Staphylococcal aureus, also known as Staph, has long been recognized as a common cause of boils and soft-tissue infections as well as more serious conditions such as pneumonia or bloodstream infections.
Approximately 20%-35% of all adults and children in the United States are “colonized” with staph, meaning the bacteria is present but do not cause illness.
Most common areas of the body for colonization are the armpit, groin, genital area, and the nose.
How do you get staph?
Most infections occur through direct physical contact of the staph with a break in the skin (cut or scrape).
Inanimate objects such as clothing, bed linens, or furniture may also be a source of infection when they become soiled with wound drainage and a noninfected person then comes in contact with the drainage.
If there is no break in the skin, contact with infected persons or articles of clothing may result in colonization.
Susceptibility to infection depends on factors such as immunity and general state of health.
What is MRSA (Methicillin Resistant Staphylococcus Aureus)?
Cannot be treated with conventional medicines used to treat “regular” staph infections.
Can be contracted through the same methods as staph infections.
Becoming increasingly more prevalent in school districts, especially in sports such as wrestling, volleyball, and football.
All cases of MRSA must be documented and submitted to the Texas Department of Health. The campus nurse is responsible for reporting all MRSA staph infections to the Texas Department of Health.
How to prevent staph infections
Wash hands thoroughly and often using warm soap and water. Especially after sneezing, blowing, or touching your nose. After using the toilet. Before leaving any athletic facility.
Shower after all athletic activity.
Avoid using whirlpools or common tubs with open wounds, scrapes, or scratches.
Do not share razors, towels, and daily athletic gear.
Properly wash all athletic gear and towels after each use.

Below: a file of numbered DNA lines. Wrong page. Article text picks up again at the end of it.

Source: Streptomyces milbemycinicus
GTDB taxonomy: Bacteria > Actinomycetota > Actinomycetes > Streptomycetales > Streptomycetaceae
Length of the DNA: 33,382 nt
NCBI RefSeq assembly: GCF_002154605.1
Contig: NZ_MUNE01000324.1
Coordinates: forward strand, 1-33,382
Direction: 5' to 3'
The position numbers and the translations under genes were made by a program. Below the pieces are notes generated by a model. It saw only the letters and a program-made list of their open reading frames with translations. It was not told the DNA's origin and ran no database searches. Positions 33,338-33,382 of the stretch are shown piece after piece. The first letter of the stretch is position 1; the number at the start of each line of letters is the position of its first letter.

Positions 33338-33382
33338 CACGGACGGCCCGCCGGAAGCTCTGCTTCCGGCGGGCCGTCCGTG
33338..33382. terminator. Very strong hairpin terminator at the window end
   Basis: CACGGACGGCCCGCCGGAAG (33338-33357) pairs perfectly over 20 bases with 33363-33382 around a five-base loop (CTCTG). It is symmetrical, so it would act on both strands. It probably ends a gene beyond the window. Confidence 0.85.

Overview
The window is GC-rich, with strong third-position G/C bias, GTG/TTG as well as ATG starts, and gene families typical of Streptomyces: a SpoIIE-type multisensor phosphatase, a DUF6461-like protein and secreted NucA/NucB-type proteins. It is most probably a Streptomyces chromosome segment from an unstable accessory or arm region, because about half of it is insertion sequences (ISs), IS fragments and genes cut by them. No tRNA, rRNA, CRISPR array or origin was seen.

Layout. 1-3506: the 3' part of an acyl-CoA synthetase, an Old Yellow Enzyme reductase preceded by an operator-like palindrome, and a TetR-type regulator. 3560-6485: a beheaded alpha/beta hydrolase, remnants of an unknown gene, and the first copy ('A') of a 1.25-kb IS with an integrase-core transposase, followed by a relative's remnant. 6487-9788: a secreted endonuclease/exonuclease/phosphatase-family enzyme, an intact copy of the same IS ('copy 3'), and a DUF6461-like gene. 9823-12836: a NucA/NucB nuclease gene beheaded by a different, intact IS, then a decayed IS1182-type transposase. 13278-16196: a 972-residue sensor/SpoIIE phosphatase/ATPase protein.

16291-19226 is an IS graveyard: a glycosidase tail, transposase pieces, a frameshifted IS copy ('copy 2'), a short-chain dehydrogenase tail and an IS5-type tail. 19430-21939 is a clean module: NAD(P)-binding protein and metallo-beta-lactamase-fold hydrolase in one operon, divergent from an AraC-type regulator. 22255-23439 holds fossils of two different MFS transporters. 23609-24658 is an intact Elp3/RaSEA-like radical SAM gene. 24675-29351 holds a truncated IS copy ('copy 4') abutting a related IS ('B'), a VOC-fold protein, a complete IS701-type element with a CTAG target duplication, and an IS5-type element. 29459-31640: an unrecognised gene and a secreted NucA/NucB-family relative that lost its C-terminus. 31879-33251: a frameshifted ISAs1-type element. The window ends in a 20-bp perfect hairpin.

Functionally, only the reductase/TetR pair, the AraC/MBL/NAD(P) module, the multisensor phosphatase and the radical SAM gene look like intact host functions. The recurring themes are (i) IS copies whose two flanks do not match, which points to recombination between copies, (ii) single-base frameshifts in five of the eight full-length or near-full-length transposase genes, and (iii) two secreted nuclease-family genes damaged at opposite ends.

Maintain clean facilities and equipment.
Have all open wounds, scrapes, and scratches checked by a health care professional.
How to treat staph infections
Certain staph infections may require the use of medications. These can vary from oral medication to antibiotics that are placed on the inside wall of the nose.
All open wounds must be covered for practices, games, and during the academic school day
What to do if diagnosed with staph
If any student-athlete is diagnosed by a physician as having contracted staph, they must have a note stating their limitations presented to the Athletic Trainer.
All wounds must be covered at all times and changed at least twice per day.
The School Nurse must be made aware of the staph infection for LISD documentation and so that proper measures are taken to ensure the safety of other students and school workers.
The student-athlete must avoid direct contact with others until the wound is no longer draining and/or cleared by a physician.
All items found in the locker of the student-athlete must be taken home and washed thoroughly. Additionally, all athletic gear normally washed with team must be separated and washed at home by the student-athlete.
Purpose Leander ISD recognizes the desire of LISD high school students to participate in sports that are not sanctioned or endorsed by the Texas University Interscholastic League (UIL), and these guidelines outline the district’s position on high school club sports and their interaction with the district. Definition For the purpose of these guidelines, a Club […]
Return to Play Protocol Leander ISD coaches and trainers prioritize safety above competition. This article details our protocols for student athletes experiencing a concussion. Notes for Parents & Guardians While the athlete is recovering and still having symptoms it is important to limit not only physical activity but mental activity. Cognitive Rest is the cornerstone to […]